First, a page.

When I sat down with Dallas ISD Trustee Miguel Solis last week to ostensibly talk about school buses, much more of the time was spent on the district’s broader goal to racially integrate. He called it “one of Dallas’ biggest challenges.” No surprises there: Long one of the most segregated urban districts in the country, DISD has been attempting to reckon with its history and produce a more successfully segregated future. Of course, that’s true for the city of Dallas, too, and these are not unrelated efforts.
As a whole, DISD, as others in this space have laid out, has made strides in the right direction. The district has seen the payoff of progressive programs like Accelerating Campus Excellence, or ACE, which evaluated the district’s best teachers and then incentivized them toward schools of need. Where the district had 43 IR—”improvement required”—campuses in 2013-14, it has just four on which the state bestows that unwanted distinction today.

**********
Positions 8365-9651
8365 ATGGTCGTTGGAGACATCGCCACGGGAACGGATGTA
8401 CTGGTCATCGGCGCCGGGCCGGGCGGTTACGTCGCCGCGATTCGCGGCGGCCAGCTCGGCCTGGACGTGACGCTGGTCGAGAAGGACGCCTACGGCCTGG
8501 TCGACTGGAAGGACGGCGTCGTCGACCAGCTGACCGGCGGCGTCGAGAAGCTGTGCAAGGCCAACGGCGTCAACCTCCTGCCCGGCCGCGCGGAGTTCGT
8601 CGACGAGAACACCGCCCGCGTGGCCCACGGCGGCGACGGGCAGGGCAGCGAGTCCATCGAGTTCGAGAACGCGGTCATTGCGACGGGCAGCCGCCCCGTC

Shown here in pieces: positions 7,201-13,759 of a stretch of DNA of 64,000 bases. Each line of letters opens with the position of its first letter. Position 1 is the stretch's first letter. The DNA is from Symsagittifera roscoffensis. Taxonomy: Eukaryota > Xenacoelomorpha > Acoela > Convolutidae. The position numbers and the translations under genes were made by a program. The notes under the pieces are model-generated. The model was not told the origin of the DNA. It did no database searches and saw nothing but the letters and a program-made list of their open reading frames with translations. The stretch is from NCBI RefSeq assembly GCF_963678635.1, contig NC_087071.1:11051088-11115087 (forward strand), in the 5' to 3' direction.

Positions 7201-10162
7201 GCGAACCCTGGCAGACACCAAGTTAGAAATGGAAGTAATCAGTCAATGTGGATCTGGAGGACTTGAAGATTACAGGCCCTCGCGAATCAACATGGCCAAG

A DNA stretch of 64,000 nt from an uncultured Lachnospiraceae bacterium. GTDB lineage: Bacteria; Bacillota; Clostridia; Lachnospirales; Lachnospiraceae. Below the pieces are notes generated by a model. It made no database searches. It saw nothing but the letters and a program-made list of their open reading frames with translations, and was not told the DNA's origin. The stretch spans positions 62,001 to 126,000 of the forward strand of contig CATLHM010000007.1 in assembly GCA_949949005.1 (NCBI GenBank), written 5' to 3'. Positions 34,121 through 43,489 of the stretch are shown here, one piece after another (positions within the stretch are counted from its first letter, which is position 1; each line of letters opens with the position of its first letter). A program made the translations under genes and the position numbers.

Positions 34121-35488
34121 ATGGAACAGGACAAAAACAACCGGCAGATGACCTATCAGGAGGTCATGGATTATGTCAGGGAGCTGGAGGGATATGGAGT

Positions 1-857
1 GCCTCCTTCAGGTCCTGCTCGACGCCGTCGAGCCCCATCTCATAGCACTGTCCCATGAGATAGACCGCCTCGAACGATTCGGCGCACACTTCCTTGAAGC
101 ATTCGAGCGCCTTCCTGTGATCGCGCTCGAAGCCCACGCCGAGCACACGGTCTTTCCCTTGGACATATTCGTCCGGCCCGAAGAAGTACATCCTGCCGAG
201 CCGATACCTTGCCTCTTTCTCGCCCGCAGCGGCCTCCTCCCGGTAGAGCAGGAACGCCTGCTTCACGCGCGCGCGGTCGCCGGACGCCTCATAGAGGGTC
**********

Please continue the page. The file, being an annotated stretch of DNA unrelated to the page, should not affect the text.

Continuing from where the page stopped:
But by way of adding a point to the discussion, I’d like to present a couple of maps, put out today in a new report by ProPublica, that illustrate the importance of the issue of school segregation.
ProPublica visualized state education data on school districts across the country. Caveat needed: They got the most recent numbers available, which only means that this stuff is still at least a couple years behind real-time (a lot of the data is pulled from 2015-16 school year, as discussed here). Zoom in, zoom out, explore by district or by individual school—there’s lots of interesting stuff to take in (although, beware that all that grey space just means the data was unavailable or inconclusive in those areas, particularly misleading when you take a wide-angle view of the country).
The maps I’ve singled out and screenshotted below show us the close entanglement between segregation and achievement. The first map below represents segregation between black students and white students at the district level, rated on a simple high (darker shades) to low (lighter) scale. The bottom map shows the achievement gap; the darkest shades visible represent black students that are on average 2-3 grades behind their white counterparts while the lightest shades show 0-1 grades behind.
The two sides are not identical, but the patterns are similar. We see similarities in the map of hispanic students, as well. Again, the segregation map is on top while the achievement map is below.
Head here to explore for yourself.